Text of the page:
By CODY WORSHAM | Tiger Rag Editor
In the first unofficial game of the post-Ben Simmons era at LSU, the Tigers counted on the contributions of another 6-foot-10 Australian en route to victory.
Junior college transfer Duop Reath racked up 26 points, 13 rebounds and 4 blocks in his LSU debut, leading six Tigers in double figures for a 113-80 exhibition win over Reinhardt on Monday night in the Pete Maravich Assembly Center.
Reath knocked down 12-of-19 attempts, using a six-inch height advantage over the biggest starter from the NAIA opposition to score with a combination of jump hooks, slam dunks, and mid range jumpers.
“I had the size advantage,” Reath said. “All I had to do was finish over them.”
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— Cody Worsham (@CodyWorsham) November 8, 2016
“Some of our guards were bigger than their bigs,” added sophomore guard Brandon Sampson, who had an efficient 19 points on 8-of-9 shooting, including 3-of-3 from 3. “Knowing he was running the floor, we were just trying to get the ball to him.”
Reath scored 20 of his 26 in the first half, as LSU overcame a sloppy start to race out to a 23-7 lead on a layup from Antonio Blakeney with 13:12 left in the first half. Blakeney finished with 17 points and 9 assists, looking to facilitate for others as the team’s second point guard behind freshman Skylar Mays in the absence of Jalyn Patterson.
“He did a good job of making extra passes and plays from the point,” LSU head coach Johnny Jones said. “That’s a plus for us, and an area we want to help him to continue to grow.”
Reinhardt used the three-point shot to stay close. The guests hit eight of their 13 triples in the first half. Four in a row trimmed the LSU lead to just eight, 31-23 on a Elijah Hirsh deep ball and a Bridges mid-range jumper with 9:14 to play.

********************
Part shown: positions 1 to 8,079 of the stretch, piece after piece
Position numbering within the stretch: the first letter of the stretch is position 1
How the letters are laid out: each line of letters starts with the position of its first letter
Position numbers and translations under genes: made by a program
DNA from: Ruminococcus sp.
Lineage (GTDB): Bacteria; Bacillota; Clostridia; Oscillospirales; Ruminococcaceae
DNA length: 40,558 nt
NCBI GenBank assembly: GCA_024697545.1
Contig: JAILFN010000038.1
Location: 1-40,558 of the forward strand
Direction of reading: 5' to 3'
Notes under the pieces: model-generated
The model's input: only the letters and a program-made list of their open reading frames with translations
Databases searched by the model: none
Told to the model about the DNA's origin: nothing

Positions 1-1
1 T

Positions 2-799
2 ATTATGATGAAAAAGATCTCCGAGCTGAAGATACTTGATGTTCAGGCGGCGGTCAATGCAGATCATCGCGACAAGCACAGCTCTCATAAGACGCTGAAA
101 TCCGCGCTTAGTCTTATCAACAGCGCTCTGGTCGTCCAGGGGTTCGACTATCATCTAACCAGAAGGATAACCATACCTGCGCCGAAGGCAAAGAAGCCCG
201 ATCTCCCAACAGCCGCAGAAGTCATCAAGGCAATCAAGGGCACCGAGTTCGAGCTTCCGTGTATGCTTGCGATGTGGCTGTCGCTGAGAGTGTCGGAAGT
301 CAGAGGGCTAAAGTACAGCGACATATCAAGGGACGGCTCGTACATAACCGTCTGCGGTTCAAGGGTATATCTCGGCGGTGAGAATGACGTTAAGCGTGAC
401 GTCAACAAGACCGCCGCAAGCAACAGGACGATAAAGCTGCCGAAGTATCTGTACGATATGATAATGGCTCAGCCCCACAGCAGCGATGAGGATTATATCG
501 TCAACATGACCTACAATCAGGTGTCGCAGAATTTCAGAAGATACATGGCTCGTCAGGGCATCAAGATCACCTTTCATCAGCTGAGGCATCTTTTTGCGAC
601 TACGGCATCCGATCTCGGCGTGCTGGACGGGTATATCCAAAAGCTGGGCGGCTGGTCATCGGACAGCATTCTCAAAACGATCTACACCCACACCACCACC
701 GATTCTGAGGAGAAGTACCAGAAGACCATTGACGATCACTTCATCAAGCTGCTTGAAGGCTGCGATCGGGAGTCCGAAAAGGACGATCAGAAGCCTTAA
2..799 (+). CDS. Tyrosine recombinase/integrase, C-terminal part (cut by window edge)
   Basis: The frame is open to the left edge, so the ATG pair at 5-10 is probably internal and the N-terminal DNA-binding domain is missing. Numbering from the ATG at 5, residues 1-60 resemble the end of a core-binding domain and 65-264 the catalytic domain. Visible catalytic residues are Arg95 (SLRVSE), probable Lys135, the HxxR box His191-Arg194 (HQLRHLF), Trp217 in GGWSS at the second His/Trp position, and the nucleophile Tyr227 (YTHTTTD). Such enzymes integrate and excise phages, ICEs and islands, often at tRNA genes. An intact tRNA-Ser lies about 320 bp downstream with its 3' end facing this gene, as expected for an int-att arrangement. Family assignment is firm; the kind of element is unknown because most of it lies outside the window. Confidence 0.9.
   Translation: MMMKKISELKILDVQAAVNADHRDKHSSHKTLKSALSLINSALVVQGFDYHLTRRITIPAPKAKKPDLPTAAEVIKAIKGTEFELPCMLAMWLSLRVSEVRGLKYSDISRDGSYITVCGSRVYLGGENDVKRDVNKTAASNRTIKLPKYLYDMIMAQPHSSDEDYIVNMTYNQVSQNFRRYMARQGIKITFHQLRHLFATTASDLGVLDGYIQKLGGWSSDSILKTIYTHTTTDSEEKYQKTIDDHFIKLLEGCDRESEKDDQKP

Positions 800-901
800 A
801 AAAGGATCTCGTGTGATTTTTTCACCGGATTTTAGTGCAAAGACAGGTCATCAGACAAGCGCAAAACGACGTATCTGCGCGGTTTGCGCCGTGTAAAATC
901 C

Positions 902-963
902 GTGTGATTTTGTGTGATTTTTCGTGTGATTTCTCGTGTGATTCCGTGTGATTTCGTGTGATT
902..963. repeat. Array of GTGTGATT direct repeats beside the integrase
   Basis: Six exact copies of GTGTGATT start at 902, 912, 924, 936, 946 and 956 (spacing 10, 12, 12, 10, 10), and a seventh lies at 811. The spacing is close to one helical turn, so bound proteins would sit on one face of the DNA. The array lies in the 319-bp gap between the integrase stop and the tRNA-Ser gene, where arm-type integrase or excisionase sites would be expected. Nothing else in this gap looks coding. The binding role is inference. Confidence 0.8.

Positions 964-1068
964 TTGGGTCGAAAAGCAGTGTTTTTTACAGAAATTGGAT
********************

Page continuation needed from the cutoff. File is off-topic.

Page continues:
“We were not aggressive enough,” Jones said. “You have to get in the guys’ wheelhouse and try to make them uncomfortable. We allowed them to get in a rhythm in the first half.”
LSU’s defense soon buckled down, though, sparking a 22-4 run, hitting eight layups in a row while holding their guests to 1-of-8 shooting. Aaron Epps cleaned up the boards, grabbing 10 of his 12 rebounds in the first half, and a Wayde Sims 3 with 6:09 left in the half put LSU up 45-24 to cap the surge.
Sims, who finished with 11 points and 9 rebounds, was one of several standout freshmen. Kieran Hayward poured in 12 points on 3-of-4 shooting from 3, while Mays, starting at point guard in Patterson’s absence, totaled 15 points, 8 rebounds, and 8 assists.
“Skylar did an excellent job running the point for us,” said Jones. “His first time in college, he did a good job of handling himself. He has a great basketball IQ, made plays, and defensively he continues to progress.”
His fourth assist put LSU up 26 late in the first half, but the Tigers struggled with turnovers — 21 on the night, in total — and allowed Reinhardt to cut the deficit to 19 at the half, 57-38.
“Some of it was just careless plays,” said Blakeney. “We just have to take care of the ball and make easy plays instead of the tough plays.”
The trends of the first half carried over into the second. LSU dominated inside but struggled to defend the three-point line. Sampson, after a shaky first half, caught fire, scoring 15 of his 19 after the break. He hit a three from each corner to put LSU up 82-54 with 11:18 to play, and LSU finished the night 8-for-14 from deep and 59 percent form the field.
“We know we have a lot of shooters,” said Sampson. “Everybody that shoots the ball on the team is real confident about it. We shot the ball real well, and I think it’s only going to get better.”
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